Rivers and Streams

Watershed Scientific Concepts

Small StreamSurface Runoff 
Much of the water that returns to Earth as precipitation runs off the surface of the land, flowing downhill into streams, rivers, ponds and lakes. This water eventually reaches the ocean or large lakes. 

Surface runoff is important to aquatic ecosystems, since the water running off the land eventually supplies these systems. Water, though, is not the only thing that runs off the land. Water also carries water pollutants and soil, and both are deposited into aquatic ecosystems. 

Not all water runs off the surface of the land. Some of the water soaks into the ground through the soil and underlying rock layers—a process known as infiltration. When infiltration occurs, some of the water ultimately returns to the surface, while the rest remains below as groundwater. The various layers of soil act as a filter to help clean water. When water is badly polluted, however, this filtering system is not nearly as effective.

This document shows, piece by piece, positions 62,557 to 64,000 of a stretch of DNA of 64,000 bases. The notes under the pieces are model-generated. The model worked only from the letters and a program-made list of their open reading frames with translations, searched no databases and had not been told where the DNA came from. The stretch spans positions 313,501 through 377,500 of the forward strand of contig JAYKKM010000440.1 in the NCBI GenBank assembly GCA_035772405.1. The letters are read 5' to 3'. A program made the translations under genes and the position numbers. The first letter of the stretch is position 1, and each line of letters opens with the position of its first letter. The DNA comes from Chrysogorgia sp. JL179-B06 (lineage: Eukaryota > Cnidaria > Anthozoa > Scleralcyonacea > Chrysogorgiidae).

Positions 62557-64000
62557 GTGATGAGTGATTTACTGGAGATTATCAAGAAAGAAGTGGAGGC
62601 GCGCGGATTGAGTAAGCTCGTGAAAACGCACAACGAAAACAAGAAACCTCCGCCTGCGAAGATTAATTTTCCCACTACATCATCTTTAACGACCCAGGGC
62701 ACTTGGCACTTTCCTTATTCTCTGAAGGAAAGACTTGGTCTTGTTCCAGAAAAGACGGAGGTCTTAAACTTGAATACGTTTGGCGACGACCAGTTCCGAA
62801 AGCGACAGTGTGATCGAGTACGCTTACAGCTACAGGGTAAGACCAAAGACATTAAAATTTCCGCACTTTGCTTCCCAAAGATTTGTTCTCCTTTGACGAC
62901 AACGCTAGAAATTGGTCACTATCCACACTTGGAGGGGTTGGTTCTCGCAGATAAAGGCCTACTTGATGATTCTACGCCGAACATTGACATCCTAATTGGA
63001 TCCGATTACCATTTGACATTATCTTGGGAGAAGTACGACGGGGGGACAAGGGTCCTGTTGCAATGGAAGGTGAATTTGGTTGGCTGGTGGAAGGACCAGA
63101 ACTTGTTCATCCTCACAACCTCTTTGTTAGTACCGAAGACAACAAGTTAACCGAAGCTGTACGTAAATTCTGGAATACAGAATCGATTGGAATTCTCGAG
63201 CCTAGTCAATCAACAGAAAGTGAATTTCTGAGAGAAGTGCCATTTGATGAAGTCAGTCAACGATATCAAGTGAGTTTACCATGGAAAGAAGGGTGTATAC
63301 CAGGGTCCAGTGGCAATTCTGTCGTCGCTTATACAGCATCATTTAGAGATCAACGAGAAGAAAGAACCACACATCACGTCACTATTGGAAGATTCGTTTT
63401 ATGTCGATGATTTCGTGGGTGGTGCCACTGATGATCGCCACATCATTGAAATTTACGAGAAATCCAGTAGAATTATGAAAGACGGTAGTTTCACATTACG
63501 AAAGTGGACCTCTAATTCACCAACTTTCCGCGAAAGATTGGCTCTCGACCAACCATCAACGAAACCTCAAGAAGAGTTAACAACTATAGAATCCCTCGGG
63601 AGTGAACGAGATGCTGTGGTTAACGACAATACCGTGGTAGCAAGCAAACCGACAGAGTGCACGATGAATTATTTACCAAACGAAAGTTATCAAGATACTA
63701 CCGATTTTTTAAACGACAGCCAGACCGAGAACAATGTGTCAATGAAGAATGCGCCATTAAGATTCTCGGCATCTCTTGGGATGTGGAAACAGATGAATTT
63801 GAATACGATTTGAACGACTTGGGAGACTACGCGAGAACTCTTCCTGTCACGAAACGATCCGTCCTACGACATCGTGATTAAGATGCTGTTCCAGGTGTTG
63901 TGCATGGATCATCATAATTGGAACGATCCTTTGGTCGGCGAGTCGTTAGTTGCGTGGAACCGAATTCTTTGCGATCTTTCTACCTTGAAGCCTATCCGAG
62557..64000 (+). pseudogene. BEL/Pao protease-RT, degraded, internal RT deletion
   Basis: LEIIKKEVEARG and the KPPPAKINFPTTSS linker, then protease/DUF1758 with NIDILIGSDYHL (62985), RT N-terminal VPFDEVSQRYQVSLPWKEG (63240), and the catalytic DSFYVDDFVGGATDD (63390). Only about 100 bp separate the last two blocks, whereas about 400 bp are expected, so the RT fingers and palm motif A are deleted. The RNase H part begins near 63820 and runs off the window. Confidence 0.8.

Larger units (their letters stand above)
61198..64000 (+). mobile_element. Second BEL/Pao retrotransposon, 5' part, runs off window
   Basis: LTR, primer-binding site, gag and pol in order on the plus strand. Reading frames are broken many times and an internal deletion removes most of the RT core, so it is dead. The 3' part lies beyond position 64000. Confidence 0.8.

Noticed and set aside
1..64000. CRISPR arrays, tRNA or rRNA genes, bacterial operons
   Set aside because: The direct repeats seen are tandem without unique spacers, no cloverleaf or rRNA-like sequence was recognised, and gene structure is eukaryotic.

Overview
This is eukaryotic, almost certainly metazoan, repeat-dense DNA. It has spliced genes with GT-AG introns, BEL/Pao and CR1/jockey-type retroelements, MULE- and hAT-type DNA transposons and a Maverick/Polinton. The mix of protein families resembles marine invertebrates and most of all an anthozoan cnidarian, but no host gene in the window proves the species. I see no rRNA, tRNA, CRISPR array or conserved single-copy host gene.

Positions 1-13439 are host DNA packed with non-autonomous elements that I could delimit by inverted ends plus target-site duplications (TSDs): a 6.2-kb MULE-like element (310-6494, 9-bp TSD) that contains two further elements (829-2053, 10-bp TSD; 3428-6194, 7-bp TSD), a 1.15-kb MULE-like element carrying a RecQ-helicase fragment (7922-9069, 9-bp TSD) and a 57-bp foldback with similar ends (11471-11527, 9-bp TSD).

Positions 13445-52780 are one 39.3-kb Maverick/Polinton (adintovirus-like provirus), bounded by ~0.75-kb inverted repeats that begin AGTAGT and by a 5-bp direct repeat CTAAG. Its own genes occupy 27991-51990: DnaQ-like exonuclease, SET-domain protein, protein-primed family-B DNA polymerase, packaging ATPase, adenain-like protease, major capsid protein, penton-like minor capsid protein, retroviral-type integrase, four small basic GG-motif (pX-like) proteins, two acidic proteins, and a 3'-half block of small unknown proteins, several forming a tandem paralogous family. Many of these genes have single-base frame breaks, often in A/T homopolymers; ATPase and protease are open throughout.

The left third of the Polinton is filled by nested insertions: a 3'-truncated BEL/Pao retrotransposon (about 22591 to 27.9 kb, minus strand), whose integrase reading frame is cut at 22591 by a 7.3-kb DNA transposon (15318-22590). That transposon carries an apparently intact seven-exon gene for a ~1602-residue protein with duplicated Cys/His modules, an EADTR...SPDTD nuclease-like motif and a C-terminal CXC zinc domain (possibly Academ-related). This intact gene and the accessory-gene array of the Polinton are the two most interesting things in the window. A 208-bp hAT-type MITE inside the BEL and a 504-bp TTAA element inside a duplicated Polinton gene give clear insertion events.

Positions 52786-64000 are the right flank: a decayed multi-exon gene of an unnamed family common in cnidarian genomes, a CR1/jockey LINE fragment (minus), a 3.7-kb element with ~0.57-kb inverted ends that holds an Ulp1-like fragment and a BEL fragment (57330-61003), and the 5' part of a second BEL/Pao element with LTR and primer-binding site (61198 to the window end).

In some cases, water moving through the ground during infiltration can even pick up pollutants present in the soil. In such an instance, these pollutants are added to the streams and rivers when the water reaches the surface, or remains in the groundwater. 

Water Pollution
Anything that is added to the water of our aquatic ecosystems that is not a normal part of the systems, and that should not be there, is a type of water pollution. 

There are many sources of water pollution. Some types of pollution can be traced directly to a particular spot, such as a factory, or industrial plant. These sources of water pollution are easier to control, because the actual point where the pollution is being added to the water can be identified. 

Other types of pollution come from more widespread sources and are more difficult to control. For example, fertilizers spread on fields, runoff of livestock wastes from farming operations, soil resulting from erosion, pesticides sprayed on lawns and crops, and materials washed from streets into storm drains come from a variety of sources and are thus difficult to monitor. 

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